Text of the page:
James Cameron called me the other day and told me (he never asks) I should pay more attention to 3D. I told him I’ve been involved in “3D” longer than he has been making movies, and what he really meant was Stereo-3D, or S3D. He didn’t get it, but he will. Maybe about the time I convince Jeffrey Katzenberg to say S3D.
These movie types think they’ve just discovered imposibideum, like it’s some secret force of nature that was just lying under the surface waiting for them to remove the plenum and re- veal it to the rest of us. Obviously they never had a Viewmaster, went to the movies in the 50s, or played any PC games in the 90s. Newsflash guys: S3D ain’t new.
Which leads to the logical question (possibly answered by Kathleen Ma- her’s Practicality Gap)—how come we are not already using S3D—why now?
The first thing you hear is, “dopey glasses.” Do you wear sun glasses? Do you wear reading glasses? Do you wear glasses when you go to the mov- ies or watch TV or use your computer? What’s with the glasses thing? Glasses have been with us since before Ben
Franklin made them a style statement. What makes them dopey? Is it the red- blue filters that don’t exist anymore? Is it the frame size from the old Crystal- Eyes units from the 90s? Get over it. Oh, it’s that your PC glasses aren’t compatible with my TV. Why is that my problem? Your PC’s program disc isn’t compatible with my TV either. Maybe you don’t like the glasses be- cause of the headaches you get because you’re pregnant, drunk, and have been driving an 18-wheeler for 18 hours. What the hell are you talking about? Do you think it makes you cool to be negative and critical about new (old) technology? Get over yourself. You don’t want to use S3D? Fine, don’t. Don’t use anything you don’t want to use. Did you have this refusal to use new stuff when you were first shown a PC? Boy, I’ll bet the mobile phone must have really upset you.
So as my pals, Cameron, George (Lucas), and Jeffery have been telling anyone who’ll listen, S3D is not com- ing—it’s here and you’re going to be using it, loving it, and probably even advocating it.
But wait a minute, those are movie guys. They’re talking about the movies, that 24 frame/sec, six week render- ing time 2k x 2k 40 bit color stuff— not computers, not TVs, not mobile phones, or in-car entertainment sys- tems. What about S3D on all that other stuff?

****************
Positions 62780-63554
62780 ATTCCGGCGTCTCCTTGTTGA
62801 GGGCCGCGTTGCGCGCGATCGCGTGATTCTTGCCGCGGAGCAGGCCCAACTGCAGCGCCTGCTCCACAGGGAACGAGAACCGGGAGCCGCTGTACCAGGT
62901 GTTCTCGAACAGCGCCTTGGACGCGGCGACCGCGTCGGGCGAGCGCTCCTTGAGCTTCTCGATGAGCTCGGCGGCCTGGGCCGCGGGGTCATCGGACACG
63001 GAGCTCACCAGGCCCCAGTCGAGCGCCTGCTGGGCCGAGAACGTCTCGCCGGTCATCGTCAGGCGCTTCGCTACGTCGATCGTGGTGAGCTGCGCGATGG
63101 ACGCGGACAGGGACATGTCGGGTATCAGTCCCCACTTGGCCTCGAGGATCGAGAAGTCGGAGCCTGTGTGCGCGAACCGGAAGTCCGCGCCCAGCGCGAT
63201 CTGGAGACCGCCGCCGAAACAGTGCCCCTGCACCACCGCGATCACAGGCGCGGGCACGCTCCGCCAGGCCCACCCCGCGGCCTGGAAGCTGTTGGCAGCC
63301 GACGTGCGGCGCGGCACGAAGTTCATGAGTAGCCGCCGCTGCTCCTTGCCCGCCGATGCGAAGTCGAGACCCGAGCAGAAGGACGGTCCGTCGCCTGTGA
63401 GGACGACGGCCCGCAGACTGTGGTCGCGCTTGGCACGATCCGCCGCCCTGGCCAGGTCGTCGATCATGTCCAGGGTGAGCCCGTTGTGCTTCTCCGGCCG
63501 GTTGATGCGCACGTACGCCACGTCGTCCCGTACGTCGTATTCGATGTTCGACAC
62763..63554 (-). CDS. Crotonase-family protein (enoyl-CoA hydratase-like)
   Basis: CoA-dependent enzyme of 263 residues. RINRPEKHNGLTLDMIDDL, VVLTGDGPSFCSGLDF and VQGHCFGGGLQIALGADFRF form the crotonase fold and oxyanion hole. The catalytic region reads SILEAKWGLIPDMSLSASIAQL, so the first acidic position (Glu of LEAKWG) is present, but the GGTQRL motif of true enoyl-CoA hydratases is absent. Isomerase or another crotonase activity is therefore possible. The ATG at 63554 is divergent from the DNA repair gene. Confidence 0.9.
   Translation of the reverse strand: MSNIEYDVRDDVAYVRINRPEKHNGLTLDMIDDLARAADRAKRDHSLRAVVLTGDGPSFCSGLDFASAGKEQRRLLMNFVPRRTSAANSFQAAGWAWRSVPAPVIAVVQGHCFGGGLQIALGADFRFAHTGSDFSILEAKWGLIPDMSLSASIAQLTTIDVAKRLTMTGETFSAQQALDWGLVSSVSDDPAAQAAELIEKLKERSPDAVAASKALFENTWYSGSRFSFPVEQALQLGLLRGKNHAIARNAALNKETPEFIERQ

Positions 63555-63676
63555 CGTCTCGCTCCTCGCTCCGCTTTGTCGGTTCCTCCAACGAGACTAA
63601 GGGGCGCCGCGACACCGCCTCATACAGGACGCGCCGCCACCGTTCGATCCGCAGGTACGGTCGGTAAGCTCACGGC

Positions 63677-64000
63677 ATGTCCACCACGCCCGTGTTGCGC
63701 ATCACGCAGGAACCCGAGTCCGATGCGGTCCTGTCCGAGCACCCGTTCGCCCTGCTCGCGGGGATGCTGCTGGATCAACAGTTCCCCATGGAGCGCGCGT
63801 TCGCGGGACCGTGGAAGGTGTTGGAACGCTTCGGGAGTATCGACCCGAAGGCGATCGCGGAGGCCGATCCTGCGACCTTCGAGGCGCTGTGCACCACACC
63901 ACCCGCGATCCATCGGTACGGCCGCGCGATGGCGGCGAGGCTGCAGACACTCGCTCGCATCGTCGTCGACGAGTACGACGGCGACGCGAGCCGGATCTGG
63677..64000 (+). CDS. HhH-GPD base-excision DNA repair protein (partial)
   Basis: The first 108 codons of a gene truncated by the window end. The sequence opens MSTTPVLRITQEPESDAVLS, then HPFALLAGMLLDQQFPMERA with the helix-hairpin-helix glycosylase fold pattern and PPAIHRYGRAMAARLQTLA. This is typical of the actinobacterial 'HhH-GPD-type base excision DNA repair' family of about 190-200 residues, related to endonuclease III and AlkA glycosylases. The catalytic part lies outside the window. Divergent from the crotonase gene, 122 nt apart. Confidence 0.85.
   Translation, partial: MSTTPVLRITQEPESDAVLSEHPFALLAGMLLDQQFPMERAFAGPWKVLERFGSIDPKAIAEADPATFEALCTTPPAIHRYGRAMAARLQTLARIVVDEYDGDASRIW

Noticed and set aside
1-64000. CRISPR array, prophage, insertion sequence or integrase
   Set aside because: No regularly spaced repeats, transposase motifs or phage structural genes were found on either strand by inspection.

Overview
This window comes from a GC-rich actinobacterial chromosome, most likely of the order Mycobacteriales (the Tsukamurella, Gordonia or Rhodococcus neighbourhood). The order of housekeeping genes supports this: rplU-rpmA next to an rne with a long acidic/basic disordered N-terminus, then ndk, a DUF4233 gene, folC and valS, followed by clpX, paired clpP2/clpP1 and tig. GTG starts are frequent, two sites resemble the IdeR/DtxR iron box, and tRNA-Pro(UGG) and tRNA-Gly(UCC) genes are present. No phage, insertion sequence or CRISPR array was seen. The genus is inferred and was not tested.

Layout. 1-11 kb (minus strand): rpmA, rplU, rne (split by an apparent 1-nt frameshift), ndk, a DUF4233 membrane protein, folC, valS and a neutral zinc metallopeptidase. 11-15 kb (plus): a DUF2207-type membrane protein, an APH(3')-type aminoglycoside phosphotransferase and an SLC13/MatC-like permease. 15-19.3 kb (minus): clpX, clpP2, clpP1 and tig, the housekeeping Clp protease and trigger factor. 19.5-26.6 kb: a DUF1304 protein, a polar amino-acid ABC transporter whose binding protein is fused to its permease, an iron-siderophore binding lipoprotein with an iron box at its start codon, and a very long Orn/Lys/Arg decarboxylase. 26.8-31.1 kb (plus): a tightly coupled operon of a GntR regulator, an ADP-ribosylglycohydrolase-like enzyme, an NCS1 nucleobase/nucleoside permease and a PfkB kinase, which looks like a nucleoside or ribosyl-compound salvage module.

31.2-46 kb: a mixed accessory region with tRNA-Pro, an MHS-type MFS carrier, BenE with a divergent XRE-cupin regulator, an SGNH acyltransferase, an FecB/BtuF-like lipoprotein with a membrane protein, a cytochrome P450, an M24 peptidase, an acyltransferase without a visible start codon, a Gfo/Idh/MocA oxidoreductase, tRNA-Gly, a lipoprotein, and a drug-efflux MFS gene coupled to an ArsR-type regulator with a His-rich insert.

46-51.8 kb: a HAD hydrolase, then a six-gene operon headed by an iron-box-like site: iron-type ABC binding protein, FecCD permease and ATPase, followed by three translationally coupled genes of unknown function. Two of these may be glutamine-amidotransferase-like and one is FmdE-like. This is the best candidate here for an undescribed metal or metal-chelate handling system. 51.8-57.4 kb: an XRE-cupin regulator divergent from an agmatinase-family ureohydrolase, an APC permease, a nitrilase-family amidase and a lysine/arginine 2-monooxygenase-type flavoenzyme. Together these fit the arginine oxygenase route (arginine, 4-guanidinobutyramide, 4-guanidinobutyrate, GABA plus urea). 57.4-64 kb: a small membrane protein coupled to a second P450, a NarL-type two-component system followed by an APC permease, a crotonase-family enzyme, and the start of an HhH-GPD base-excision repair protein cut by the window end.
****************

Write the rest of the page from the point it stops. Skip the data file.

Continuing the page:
It’s also here, or on its way. Nvidia has been bragging about 425 games available with their 3D vision, 3DTV has been demonstrated in the U.S., Eu- rope, and Japan. And maybe there’s not a broadcast standard, but there is proof of concept, and not only that—demand for it. Already the TV set suppliers are selling “3D ready” TVs—whatever the heck that is (OK, I know, its code for 240Hz). And there are 2D-to-3D real time converters that will take existing streams and DVDs and give you an S3D presentation on your 3D-ready TV.
Mobile phones are behind the curve but once a major brand like Apple, Nokia or LG brings out a couple of parallax-barrier models, then it’s off to the races in handheld land.
Last to the party will be in-car en- tertainment and nav systems. (I don’t know why we make that distinction, I find my nav system pretty darn en- tertaining, especially when she says, “Turn around stupid, you missed the exit again.”)
Of course, professional graphics and visualization systems have been using S3D for decades and loving it. There’s nothing more exciting than to watch a subterranean geophysical 3D map in pseudo color with its glowing pulsating gas and tar pockets. And have you seen those MRI shows? Wow.
As you may have figured out by now, we’re about to release a new market study on the S3D PC market— think you can guess what our position on it is? I’ll give you a hint—in 2014 it’s $75 billion. Are you loving that? And there will be glasses.